I sometimes worried they might trigger my dormant sweet tooth, but actually my palate had changed within months of ditching sugary foods. The energy gels were actually kind of gross to me — I viewed them as a sticky, cloying mess that I washed down with hurried gulps of water. I never looked forward to them, yet the energy boost I got from them sustained me over many long miles.
During a training run I generally only drank water at 10- to 20-minute intervals, but during a long race, the fluid breaks increased, and I alternated between drinking water and Gatorade.
Rethinking Carbs to Help Carry Me Through Workouts
I never made more than a half-hearted attempt at carb-loading the night before an endurance race. I always suspected that spaghetti feasts were just an excuse for gluttony, and resolved to stay fueled and hydrated during the race.
Yet sometimes on race day I would get distracted and forget a gel pack or skip a fluid station. That happened during my first marathon in Chicago in 2014. Leg cramps were the reminder that I needed, and I hope that very nice lady who held out a cut piece of banana to me around mile 23 knows what a lifesaver she was! Carbs, potassium, and magnesium came to the rescue to help restore tired muscles.
Managing my intake of fuel and fluids helped me to make it through the far hillier and more challenging New York race the following year, and finally fulfill my dream.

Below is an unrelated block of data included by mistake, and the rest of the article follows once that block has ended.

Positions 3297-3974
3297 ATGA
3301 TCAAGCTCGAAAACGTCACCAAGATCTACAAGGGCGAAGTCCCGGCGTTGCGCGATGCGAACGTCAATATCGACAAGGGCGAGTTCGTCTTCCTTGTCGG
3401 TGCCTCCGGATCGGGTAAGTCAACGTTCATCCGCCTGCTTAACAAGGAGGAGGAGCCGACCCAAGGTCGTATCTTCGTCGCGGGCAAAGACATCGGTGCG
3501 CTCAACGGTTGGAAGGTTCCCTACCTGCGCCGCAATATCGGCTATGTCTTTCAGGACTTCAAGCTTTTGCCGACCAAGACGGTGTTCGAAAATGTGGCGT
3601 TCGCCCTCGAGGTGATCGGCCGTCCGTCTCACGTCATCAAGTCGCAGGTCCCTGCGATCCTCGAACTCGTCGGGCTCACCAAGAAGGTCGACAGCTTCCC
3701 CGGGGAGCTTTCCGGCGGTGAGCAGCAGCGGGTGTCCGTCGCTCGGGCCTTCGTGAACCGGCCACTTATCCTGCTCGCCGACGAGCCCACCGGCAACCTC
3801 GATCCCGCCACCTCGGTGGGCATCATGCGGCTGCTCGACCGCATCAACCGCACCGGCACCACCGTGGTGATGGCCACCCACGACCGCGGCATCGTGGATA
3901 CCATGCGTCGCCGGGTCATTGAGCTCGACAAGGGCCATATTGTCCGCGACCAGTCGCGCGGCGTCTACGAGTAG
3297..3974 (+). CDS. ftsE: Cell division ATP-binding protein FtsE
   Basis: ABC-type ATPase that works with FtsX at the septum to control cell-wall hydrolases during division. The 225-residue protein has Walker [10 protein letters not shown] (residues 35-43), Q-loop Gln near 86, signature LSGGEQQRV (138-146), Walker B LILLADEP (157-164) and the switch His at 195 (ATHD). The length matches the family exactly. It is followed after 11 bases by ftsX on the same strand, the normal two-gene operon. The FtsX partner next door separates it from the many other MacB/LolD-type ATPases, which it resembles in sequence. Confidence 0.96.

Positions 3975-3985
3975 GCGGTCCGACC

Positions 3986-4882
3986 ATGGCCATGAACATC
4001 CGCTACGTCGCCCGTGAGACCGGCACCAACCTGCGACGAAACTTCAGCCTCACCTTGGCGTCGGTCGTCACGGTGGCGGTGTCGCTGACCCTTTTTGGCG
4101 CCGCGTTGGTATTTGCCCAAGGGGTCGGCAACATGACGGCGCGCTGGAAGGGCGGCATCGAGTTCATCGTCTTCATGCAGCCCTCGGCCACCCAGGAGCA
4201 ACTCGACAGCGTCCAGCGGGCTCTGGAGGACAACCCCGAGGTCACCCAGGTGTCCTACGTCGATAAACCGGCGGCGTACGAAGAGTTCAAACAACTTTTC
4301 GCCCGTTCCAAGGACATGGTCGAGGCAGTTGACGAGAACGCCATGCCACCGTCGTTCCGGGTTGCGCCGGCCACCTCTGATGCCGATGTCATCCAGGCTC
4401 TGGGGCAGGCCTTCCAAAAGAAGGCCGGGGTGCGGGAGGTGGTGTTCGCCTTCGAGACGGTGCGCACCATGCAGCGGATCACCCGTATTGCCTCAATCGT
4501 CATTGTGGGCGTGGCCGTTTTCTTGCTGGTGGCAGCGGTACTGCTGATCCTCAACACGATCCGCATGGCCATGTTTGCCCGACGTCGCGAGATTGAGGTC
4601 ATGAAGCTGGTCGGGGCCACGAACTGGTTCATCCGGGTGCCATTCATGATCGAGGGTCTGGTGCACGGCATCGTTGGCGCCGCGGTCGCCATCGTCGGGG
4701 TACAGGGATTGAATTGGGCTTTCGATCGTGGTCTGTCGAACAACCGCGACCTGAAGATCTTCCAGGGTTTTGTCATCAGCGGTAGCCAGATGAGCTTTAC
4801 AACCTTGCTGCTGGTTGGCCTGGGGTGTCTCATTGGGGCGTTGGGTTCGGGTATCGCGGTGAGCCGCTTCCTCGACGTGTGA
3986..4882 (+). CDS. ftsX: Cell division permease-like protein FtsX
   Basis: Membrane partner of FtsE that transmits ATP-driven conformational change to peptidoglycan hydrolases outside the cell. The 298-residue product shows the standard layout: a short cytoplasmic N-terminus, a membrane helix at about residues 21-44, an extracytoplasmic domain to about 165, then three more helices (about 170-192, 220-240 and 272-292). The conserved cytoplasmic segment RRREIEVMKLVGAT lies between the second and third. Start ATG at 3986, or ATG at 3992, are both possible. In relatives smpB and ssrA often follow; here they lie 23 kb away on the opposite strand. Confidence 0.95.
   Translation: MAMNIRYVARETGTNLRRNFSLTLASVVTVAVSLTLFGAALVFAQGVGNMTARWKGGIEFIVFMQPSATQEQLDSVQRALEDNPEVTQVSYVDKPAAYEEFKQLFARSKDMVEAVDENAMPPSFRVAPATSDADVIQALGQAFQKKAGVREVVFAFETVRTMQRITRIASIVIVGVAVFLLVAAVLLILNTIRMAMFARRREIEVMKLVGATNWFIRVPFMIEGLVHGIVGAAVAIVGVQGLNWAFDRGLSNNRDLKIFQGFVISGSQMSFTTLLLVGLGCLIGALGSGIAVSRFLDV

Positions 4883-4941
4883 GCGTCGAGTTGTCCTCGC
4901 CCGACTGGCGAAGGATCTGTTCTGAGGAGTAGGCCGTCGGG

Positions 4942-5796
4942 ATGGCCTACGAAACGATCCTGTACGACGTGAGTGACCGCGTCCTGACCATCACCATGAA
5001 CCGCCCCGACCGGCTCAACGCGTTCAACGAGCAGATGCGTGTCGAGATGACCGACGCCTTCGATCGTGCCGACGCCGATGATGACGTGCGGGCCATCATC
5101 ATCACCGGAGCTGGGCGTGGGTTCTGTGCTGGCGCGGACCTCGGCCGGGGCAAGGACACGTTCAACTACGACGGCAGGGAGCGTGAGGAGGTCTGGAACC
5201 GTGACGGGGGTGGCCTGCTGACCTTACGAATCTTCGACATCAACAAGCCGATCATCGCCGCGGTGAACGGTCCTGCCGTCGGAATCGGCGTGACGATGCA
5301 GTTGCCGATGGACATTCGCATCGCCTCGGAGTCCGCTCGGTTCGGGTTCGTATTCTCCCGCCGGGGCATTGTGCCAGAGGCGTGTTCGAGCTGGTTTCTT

7 Diet and Lifestyle Tips to Keep Blood Sugar Steady When Exercising
If you’re managing prediabetes or diabetes and you’re into endurance sports, like long-distance running, cycling, or triathlons, these sorts of adjustments may be important for you, too. The experts I spoke to explained that because everyone is different, it’s important to talk with your diabetes healthcare team about your nutritional plan before starting to exercise.
Here are a handful of other tips I picked up along the way that apply to both people with prediabetes and those with type 2 diabetes.
1. Don’t Cut Carbohydrates Completely From Your Diet
“Always make sure you consume enough carbohydrates to compensate for the glucose that is burned during physical activity,” says Robert Graham, MD, of Physio Logic in Brooklyn, New York. Monitoring blood glucose levels is also important for people with diabetes. “Diabetes is a disease that affects the way your body utilizes glucose. Therefore, you must be aware of changes in blood glucose before, during, and after exercise.”